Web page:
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Spore traits mediate disturbance effects on AM fungal community composition and mutualisms


Hopkins, Jacob; Bennett, Alison (2023), Spore traits mediate disturbance effects on AM fungal community composition and mutualisms, Dryad, Dataset,


Trait-based approaches in ecology are powerful tools for understanding how organisms interact with their environment.  These approaches show particular promise in disturbance and community ecology contexts for understanding how disturbances like prescribed fire and bison grazing influence interactions between mutualists like AM fungi and their plant hosts.  In this work, we examined how disturbance effects on AM fungal spore community composition and mutualisms were mediated by selection for specific functional spore traits at both the species and community level.  We tested these questions by analyzing AM fungal spore communities and traits from a frequently burned and grazed (bison) tallgrass prairie system and using these spores to inoculate a plant growth response experiment.  Selection for darker, pigmented AM fungal spores, changes in the abundance and volume of individual AM fungal taxa, and altered sporulation, were indicators of fire and grazing effects on AM fungal community composition.  Disturbance-associated changes in AM fungal community composition were then correlated with altered growth responses of Schizachyrium scoparium grass.  Our work shows that utilization of trait-based approaches in ecology can clarify the mechanisms that underly belowground responses to disturbance, and provide a useful framework for understanding interactions between organisms and their environment.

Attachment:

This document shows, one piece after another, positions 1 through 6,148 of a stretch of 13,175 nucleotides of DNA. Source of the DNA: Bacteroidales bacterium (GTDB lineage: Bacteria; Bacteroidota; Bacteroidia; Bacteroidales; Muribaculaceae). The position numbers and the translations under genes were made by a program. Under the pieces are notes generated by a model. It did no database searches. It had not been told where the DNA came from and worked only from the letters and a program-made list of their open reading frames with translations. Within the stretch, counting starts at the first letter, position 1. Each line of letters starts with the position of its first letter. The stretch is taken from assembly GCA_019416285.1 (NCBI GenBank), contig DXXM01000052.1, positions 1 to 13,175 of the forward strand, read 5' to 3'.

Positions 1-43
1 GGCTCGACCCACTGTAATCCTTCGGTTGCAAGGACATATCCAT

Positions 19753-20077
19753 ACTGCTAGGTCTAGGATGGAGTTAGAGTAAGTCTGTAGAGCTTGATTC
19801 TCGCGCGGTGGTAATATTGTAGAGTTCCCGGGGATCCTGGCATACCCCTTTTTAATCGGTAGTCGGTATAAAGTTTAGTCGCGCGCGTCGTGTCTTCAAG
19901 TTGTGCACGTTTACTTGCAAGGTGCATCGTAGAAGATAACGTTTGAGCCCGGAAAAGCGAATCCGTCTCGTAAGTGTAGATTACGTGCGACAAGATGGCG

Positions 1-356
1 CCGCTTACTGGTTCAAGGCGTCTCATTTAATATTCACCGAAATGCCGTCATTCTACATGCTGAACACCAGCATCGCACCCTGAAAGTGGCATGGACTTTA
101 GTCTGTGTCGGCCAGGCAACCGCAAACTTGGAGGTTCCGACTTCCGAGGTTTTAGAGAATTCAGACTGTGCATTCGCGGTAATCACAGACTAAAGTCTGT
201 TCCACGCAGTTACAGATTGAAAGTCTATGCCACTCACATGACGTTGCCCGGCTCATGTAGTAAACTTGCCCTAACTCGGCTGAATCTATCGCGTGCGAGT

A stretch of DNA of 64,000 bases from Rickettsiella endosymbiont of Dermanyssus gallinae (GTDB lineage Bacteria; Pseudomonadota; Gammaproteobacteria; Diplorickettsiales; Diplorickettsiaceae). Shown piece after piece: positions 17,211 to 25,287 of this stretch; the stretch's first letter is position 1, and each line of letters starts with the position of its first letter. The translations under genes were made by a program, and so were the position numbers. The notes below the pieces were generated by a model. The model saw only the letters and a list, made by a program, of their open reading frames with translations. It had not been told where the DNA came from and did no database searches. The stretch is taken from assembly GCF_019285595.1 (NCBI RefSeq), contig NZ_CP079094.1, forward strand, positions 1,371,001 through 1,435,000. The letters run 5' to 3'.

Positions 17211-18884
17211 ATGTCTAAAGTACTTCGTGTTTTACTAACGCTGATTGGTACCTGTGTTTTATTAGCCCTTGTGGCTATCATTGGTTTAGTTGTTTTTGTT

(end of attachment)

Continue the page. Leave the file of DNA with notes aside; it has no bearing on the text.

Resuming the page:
Nature Conservancy